Presenter Information

Brendan TwaddellFollow

Major

Environmental Science

Anticipated Graduation Year

2020

Access Type

Open Access

Abstract

This study investigated the potential for using spent coffee ground waste as a substrate material for Pleurotus pulmonarius, Phoenix Oyster mushroom cultivation. As a college campus, Loyola University Chicago produces vast amounts of coffee waste that, even when composted, contributes to carbon emissions. By diverting this waste product to hyper-local food production, we can hope to help further close the loop of Loyola’s food system. The results of the study suggest that coffee grounds on their own may not be a good candidate for a substrate, but as a supplement for more carbon-rich substrates they do have some promise.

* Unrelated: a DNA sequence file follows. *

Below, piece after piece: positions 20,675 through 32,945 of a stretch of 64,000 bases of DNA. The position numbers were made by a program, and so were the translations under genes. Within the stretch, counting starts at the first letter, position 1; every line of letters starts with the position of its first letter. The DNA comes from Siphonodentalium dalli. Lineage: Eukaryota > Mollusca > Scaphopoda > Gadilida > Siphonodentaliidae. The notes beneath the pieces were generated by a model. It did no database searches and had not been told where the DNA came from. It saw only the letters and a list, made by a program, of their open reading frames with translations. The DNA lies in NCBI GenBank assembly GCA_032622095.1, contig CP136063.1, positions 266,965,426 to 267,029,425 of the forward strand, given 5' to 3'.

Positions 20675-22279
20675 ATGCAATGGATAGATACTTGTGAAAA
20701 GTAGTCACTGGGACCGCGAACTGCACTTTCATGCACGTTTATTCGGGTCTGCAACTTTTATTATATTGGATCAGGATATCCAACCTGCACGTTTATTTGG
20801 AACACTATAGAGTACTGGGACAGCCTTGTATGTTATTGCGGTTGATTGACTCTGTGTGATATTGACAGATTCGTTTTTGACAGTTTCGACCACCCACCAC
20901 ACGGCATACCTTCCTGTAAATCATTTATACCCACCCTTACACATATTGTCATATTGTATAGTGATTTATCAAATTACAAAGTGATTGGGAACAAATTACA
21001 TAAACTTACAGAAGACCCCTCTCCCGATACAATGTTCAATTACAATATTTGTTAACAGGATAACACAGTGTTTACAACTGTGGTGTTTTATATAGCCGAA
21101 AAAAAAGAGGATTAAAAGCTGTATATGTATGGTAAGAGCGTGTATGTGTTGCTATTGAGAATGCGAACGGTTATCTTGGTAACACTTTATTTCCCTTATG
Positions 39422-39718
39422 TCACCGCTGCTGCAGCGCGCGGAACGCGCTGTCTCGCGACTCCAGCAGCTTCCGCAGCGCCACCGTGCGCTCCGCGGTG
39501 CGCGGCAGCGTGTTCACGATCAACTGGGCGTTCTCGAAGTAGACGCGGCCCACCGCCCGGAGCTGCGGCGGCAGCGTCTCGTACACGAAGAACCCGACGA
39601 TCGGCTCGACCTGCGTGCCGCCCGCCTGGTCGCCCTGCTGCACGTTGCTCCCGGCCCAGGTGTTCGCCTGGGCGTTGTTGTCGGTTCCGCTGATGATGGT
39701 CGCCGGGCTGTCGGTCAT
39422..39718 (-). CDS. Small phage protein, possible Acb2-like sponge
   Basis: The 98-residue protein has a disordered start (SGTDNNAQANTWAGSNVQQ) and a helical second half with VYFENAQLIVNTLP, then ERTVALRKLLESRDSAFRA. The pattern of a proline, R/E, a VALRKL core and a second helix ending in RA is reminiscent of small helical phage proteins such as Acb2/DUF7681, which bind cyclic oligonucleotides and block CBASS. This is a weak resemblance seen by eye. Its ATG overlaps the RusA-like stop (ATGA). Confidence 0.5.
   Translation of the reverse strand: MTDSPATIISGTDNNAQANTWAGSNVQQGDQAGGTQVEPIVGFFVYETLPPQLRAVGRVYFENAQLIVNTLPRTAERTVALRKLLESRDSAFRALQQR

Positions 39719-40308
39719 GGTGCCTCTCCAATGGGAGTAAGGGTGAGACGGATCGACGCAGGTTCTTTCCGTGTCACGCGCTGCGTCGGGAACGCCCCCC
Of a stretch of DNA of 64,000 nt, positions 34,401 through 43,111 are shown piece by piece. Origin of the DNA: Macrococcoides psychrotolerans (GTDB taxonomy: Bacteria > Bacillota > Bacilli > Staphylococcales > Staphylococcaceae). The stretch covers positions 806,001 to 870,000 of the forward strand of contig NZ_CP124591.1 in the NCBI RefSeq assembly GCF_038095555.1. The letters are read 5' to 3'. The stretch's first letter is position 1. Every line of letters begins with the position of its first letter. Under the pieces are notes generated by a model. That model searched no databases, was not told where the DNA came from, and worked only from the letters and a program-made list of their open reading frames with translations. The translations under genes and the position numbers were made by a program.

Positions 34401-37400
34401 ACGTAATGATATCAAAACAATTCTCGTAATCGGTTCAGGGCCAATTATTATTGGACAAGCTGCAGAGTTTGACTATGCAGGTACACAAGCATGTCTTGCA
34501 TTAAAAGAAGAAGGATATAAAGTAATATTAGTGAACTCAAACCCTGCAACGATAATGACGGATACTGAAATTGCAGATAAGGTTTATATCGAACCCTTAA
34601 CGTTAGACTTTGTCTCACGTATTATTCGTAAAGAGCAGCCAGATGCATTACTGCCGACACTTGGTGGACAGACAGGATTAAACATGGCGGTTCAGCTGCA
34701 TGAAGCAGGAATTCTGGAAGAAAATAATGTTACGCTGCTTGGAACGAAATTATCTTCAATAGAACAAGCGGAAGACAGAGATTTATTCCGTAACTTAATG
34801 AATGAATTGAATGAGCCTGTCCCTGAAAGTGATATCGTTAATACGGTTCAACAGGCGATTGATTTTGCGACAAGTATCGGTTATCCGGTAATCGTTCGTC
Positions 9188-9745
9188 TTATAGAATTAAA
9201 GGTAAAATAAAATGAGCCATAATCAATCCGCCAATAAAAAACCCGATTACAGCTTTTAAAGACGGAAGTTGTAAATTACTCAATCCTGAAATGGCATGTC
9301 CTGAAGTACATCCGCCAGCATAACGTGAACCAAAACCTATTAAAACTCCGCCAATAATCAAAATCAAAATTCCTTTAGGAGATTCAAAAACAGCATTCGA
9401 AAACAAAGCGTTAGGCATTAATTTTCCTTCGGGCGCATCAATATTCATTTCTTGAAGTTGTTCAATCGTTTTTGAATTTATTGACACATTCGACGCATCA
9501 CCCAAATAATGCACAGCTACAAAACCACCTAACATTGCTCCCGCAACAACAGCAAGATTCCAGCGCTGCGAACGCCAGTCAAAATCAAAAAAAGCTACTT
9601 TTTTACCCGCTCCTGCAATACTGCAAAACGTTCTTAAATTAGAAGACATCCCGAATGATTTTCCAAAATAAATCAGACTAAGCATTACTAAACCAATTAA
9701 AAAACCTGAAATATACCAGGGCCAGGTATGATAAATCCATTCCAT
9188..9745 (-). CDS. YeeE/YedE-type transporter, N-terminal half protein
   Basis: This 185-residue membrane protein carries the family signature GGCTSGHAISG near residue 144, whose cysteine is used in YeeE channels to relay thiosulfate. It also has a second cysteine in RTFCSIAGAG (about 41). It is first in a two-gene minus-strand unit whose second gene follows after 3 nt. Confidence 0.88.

Faculty Mentors & Instructors

Kevin Erickson, Urban Agriculture Coordinator

Creative Commons License

Creative Commons License
This work is licensed under a Creative Commons Attribution-Noncommercial-No Derivative Works 3.0 License.

Share

COinS
 

Trash to Table: Pleurotus pulmonarius Cultivation on Spent Coffee Grounds

This study investigated the potential for using spent coffee ground waste as a substrate material for Pleurotus pulmonarius, Phoenix Oyster mushroom cultivation. As a college campus, Loyola University Chicago produces vast amounts of coffee waste that, even when composted, contributes to carbon emissions. By diverting this waste product to hyper-local food production, we can hope to help further close the loop of Loyola’s food system. The results of the study suggest that coffee grounds on their own may not be a good candidate for a substrate, but as a supplement for more carbon-rich substrates they do have some promise.